The belief was long current in Spain that he had escaped from the battle, and would return one day to vindicate his own and his country's rights against the invading foe. This fond dream, however, was never to be realised; and it has happened to Don Roderick, as to some other men, that the courage shewn by him in the last struggle has redeemed his name from much of the reproach previously resting on it, whilst the remarkable change of dynasty which the battle of the Guadalete inaugurated, has invested the fate of the last Gothic king of Spain with a romantic and abiding interest.

EARL OF ROCHESTER

Among all the gay courtiers who crowded round Charles II, none was more celebrated for his conviviality and wit than the Earl of Rochester. He early displayed remarkable talent, and was much distinguished at Oxford: had he lived in better times, he would probably have graced his high birth; but, after making the grand tour, as it was called, he came to court at the early age of eighteen, there quickly to become the leader of every excess. As his companions found that his wit was greater at the close of a long debauch than at the beginning, it was their amusement to make him drink deeply, and he himself confessed that for five years he was never sober. During this time he was writing satires and squibs upon all around him, and, as may be supposed, making himself many enemies. In one instance he handed the king a paper which Charles opened in the expectation of finding a droll description of some ladies, but it proved to be a witticism on the monarch himself. On another occasion, he scribbled on Charles's bedroom door the well-known mock epitaph:

'Here lies our sovereign lord the king,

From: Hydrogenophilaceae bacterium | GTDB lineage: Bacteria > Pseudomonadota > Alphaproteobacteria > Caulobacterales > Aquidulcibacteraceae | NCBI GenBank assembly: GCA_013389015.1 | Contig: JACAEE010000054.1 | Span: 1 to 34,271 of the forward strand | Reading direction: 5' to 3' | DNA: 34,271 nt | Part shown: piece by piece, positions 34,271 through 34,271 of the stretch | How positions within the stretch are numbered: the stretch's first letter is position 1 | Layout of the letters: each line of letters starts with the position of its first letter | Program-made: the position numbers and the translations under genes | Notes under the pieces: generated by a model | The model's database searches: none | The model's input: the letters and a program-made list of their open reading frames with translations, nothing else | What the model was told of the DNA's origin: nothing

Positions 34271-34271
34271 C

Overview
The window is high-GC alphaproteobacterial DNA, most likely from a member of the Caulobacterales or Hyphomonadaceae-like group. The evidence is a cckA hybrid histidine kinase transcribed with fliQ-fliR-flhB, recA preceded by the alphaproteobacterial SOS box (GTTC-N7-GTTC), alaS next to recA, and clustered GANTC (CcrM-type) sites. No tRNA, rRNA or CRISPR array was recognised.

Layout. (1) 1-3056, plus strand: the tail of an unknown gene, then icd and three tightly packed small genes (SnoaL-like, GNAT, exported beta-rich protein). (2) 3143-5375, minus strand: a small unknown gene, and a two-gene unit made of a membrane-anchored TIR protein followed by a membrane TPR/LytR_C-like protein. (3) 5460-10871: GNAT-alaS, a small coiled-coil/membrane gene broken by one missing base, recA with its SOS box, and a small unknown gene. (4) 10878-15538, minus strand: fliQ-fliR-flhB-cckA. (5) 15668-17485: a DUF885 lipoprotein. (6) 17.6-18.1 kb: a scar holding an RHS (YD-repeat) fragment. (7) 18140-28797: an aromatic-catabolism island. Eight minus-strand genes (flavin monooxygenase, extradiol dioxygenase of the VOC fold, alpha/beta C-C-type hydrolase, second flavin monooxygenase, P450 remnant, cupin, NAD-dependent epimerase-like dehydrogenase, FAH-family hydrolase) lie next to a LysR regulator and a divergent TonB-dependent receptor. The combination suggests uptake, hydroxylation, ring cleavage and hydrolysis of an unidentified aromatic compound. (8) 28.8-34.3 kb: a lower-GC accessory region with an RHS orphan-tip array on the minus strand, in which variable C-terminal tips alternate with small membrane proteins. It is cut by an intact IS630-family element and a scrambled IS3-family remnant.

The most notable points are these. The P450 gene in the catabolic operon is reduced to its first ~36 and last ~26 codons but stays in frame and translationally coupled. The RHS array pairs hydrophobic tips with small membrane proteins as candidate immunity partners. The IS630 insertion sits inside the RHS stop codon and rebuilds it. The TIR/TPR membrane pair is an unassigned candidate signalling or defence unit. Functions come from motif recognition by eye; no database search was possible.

Whose word no man relies on;
Who never says a foolish thing,
or ever does a wise one.'

He joined Charles in many of his wild pranks in the streets of London. At one time he disappeared from the court. Just then stories were circulated about a wonderful physician, necromancer, or Italian mountebank, who was practising on Tower Hill; those who consulted him were startled when they found him disclosing secrets which they hoped were known to none but their most intimate friends; the life of the court seemed laid bare by his wonderful powers; and nothing was talked of for some time, until the shrewder minds felt sure that only Rochester's talent could carry on such a game, and so it proved. At other times, he was inimitable as a porter or a beggar; indeed, Ire could personate any character to perfection.

That he had a spirit for better things, had he been wisely directed, is evident from his volunteering to join the Earl of Sandwich when he went to sea in 1665; during the engagement that followed, it was necessary that a dispatch should be carried from one ship to another in the very heat of the fight, and in an open boat. Rochester went on this mission, at the imminent risk of his life; yet the ruiners of the court used to taunt him with cowardice in avoiding the duels which his satires brought upon him. Sir C. Scrope thus wrote of him:

Thou canst hurt no mau's fame with thy ill word,
Thy pen is full as harmless as thy sword.'

His constitution was not strong enough to bear his excesses, and early broke up; then, convinced of his past folly, he sent for Dr. Burnet, made confession of his reckless life and negation of all religion, and entreated to have his doubts about Christianity dispelled. Burnet has left a touching account of the unfortunate nobleman's last days; he desired. that all his wicked writings should be destroyed, and longed to undo the evil he had done by making his deep repentance known to all the world. He died at the early age of thirty-three.

July 27th